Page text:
Competition Affects Students in Different Ways


Rennie Skinner

Paducah Tilghman senior Alex Baeza competes against Mayfield.

Alicia Durfee

Competition is something we all face in our daily lives. We all struggle in our own ways with competing against others. Most students must choose a careful balance between sports and academics. Competition between students only ups the stress levels.

After interviewing several Tilghman athletes, there was one common reoccurrence. Competition is overwhelming and can be draining. For those who constantly make a good effort, competing for success and validation can be tiring.

Madison Patel, a swimmer on Paducah Tilghman’s swim team for the past ten years, feels like competition takes a toll on her mental health because she wants to succeed in both her sport and academics. Days when she is competing are often the hardest for her. She elaborated on how the stress during practice isn’t as difficult for her because she knows where to draw the line. “I see how it affects the swimmers around me and I avoid being stressed about it. Competition adds to the excitement of training in a way because you are putting in all that work just to see what you can do,” she said.

Alex Baeza, a soccer player for Paducah Tilghman’s soccer team for the past four years, said that competition can cause her to lose a lot of sleep. She also said that it’s hard to balance her social life on top of everything she does each day to stay on top. Her faith has helped pushed her along in the past and she said that everything she competes for is for the glory of God. Competition for her is not something that affects her day-to-day life because she knows when to keep it on the field. She said, “I’m an extremely competitive person and sometimes that does affect who I’m playing with. That drive influences my passion for soccer, and not everyone seems to understand that. But competition makes the team better and we continuously work to be positive about it.”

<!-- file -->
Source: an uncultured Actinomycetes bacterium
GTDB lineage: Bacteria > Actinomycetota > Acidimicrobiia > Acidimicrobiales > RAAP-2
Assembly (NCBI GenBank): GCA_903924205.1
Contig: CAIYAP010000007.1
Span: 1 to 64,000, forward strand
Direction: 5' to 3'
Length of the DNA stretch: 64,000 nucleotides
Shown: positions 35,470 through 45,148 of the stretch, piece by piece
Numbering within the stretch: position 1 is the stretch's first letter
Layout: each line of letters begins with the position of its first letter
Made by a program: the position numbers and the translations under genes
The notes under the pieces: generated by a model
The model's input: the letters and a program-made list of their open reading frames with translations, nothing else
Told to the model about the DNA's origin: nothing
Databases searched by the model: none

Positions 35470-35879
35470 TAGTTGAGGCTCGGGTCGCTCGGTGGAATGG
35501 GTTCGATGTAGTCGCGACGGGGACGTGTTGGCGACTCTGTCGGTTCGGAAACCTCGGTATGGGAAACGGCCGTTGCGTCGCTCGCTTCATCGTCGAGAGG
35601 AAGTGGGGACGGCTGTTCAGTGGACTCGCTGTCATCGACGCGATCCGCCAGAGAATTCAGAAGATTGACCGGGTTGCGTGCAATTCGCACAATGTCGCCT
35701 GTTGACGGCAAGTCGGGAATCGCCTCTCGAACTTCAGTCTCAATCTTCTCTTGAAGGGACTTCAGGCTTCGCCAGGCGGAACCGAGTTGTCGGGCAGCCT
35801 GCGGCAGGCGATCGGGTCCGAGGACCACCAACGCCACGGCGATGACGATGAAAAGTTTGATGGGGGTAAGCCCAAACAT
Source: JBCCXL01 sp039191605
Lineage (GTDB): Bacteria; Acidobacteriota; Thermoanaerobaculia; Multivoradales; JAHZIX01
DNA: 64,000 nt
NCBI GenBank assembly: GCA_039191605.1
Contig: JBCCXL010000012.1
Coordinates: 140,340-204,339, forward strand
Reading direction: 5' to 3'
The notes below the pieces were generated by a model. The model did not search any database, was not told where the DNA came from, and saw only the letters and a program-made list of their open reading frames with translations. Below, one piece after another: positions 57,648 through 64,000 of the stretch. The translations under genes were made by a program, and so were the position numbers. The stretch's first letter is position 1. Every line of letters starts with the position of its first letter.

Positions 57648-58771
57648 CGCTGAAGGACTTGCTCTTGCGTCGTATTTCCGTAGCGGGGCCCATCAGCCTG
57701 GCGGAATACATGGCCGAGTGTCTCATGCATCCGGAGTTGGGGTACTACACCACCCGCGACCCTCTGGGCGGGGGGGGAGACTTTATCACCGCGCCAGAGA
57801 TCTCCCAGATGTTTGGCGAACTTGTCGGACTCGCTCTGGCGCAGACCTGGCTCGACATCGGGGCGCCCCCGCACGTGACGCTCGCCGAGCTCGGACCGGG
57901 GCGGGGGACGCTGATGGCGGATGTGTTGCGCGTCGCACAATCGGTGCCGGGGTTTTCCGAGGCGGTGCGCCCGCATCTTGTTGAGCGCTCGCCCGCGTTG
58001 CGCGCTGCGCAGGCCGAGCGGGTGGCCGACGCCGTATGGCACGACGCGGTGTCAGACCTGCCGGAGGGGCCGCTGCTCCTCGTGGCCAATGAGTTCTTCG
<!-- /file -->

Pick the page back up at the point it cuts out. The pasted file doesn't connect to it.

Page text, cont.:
Malachi Rider, a football player for Paducah Tilghman, said that competition is not something that overwhelms him but constantly allows him to continue to get better. “There is not a more excited feeling than being able to run free and do what I do on that field,” he said. He said that competition is at the forefront of his mind on a regular basis, though, and it influences his decisions. He elaborated on how the only way to improve is if you are actively trying to win at what you do. “I feel like it is a need in me to be competitive but being very humbled at what I do,” he said.

Overall, competition can actively influence minds of students and athletes as they deal with it everyday. It’s important to be mindful of that stress and pressure placed on those who strive to be better.